• Contested Sequel: To some, The Lion King II is a great extension of the Disney masterpiece. To others, it's clunky and plothole-ridden. This is really saying something, however, considering how other Disney DTV sequels fare. The same can be said for the other Lion King DTV sequel, The Lion King 1½.
  • Ensemble Dark Horse: Vitani is this in the fandom for her cute appearance as a cub and for being a Dark Action Girl as an adult.
  • Evil Is Cool: Zira is near universally considered one of the better Disney sequel villains due to being genuinely threatening, occasionally entertaining, and having a very intense Villain Song.
  • Fanfic Fuel:
    • Scar is not Kovu's father. But is he really the father of Nuka or Vitani?note  If not, where is their father? Do the siblings even share a father or not?
    • The Outlanders relationships to the Pridelanders and why they weren't in the original film.
  • Fanon: Many fans take the original version of Zira's death as canon, as it emphasizes just how much she hated Simba - when given the choice of dying or being saved by Simba's bloodline, she embraces death and smiles all the way down. Fortunately, since the finished scene cuts away just before she falls and still uses frames of the original ending, it's easy to pretend she chose to die by her own hand.
  • Foe Yay: Believe it or not, there are people who have created a Simba/Zira pairing.
  • "Funny Aneurysm" Moment: Nuka pretending to die during "My Lullaby". He later gets crushed by logs, and his last words are him apologizing to Zira for his failed attempt.
  • Genius Bonus: While not stated outright, as it is a kids film, people who recognize the symptoms will realize that Simba likely has post traumatic stress disorder as a result of what he went through in the first film. He clearly has trouble sleeping, can quickly go from kind and nice to a screaming fit in one second, and is endlessly fixated on what his father would have done, all clear symptoms of PTSD.
  • Harsher in Hindsight:
    • The crocodiles attacking Kiara and Kovu become a whole lot more serious after a toddler was killed by an alligator at Walt Disney World. To make things even worse, in an error on the DVD, the scene is labelled "Alligator Attack". It was always serious, but the death of the toddler sent it Up to Eleven.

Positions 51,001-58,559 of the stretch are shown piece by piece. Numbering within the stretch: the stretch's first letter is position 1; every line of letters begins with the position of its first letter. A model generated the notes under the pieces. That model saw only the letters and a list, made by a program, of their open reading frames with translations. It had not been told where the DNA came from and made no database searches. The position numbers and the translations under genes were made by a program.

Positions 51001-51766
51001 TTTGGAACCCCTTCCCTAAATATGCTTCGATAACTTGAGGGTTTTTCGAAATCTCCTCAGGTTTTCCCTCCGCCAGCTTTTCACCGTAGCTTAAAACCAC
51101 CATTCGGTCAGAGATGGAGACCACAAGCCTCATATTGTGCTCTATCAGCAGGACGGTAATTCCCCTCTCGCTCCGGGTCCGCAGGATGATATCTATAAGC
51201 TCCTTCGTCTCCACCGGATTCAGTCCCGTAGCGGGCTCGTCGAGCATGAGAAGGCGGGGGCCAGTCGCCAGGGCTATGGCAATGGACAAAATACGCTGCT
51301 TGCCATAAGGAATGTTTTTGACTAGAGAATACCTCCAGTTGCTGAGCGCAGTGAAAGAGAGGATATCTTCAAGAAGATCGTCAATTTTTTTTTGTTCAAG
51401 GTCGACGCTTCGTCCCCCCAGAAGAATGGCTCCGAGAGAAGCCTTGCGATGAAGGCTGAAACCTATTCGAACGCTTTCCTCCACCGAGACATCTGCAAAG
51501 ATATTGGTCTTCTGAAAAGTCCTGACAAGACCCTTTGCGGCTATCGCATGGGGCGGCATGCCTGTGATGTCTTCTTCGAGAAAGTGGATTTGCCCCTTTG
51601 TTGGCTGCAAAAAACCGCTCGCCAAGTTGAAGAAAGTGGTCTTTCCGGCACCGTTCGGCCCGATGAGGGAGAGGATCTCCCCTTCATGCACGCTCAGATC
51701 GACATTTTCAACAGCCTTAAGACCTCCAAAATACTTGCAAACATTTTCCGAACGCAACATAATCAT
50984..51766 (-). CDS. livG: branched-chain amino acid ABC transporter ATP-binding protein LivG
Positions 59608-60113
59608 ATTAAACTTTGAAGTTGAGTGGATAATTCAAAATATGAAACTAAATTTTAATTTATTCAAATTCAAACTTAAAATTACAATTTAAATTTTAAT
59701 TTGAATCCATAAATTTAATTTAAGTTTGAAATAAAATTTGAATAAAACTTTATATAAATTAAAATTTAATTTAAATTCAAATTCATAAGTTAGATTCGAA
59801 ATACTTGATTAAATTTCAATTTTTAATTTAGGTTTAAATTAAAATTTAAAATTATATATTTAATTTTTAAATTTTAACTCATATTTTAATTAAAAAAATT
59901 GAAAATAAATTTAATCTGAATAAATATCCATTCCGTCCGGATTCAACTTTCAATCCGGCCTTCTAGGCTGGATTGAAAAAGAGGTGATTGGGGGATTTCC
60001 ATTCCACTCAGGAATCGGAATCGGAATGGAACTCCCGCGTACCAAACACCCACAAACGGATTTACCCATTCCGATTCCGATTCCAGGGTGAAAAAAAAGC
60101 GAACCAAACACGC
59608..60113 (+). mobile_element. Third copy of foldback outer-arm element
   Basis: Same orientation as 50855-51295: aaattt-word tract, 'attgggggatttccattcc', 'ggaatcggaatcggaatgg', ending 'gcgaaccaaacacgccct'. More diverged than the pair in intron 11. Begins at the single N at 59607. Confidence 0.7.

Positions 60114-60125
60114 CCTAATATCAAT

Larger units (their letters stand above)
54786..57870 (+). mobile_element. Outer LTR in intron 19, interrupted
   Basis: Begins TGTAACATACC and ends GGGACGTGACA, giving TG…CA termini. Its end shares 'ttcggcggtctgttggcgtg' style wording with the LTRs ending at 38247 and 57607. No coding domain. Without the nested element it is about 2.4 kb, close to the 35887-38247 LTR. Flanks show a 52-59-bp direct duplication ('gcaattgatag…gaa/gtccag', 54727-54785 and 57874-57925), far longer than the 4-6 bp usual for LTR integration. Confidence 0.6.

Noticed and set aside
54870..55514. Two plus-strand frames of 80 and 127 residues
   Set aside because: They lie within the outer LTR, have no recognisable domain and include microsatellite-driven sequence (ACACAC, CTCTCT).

• The scene where Simba stands poised to pass judgement on Kovu, while all the animals assembled taunt and jeer at him resembles Aslan getting taunted and mocked at the Stone Table before the White Witch executes him in Edmund's place, with the exception that Kovu is not executed and Simba is not a bad guy, though he does come dangerously close. Seven years later, Disney would adopt the Chronicles of Narnia, which would show Aslan's execution in all its horror.
  • Hilarious in Hindsight:
    • Simba's Pride and Mulan came out the same year (1998) and in each there's a moment where Kiara and Mulan are not being listened to, with the Plucky Comic Relief asking if she said something:
    Kiara: Will someone just listen to me?
    Timon: I'm sorry, I wasn't listening. Did you say something, princess?
    Mulan: (to Mushu) No one will listen.
    Mushu: I'm sorry, did you say something?
    Mulan: Mushu!
    • Liquid Snake is the one singing about how family is awesome in "We Are One". And like Mulan, both came out in 1998.
    • Rafiki and Mufasa arguing about whether or not Kovu and Kiara should be together turned out to be quite prophetic of internet Shipping wars.
    • A group of traitors who leave the main group because they fanatically supported the tyrant's attempt to overthrow the rightful king? That sounds identical to Red and his followers from War for the Planet of the Apes. Both villainous groups get the Remember the New Guy? treatment in their respective films. Simba's refusal to accept Kovu is also similar to Caesar's refusal to initially accept Nova.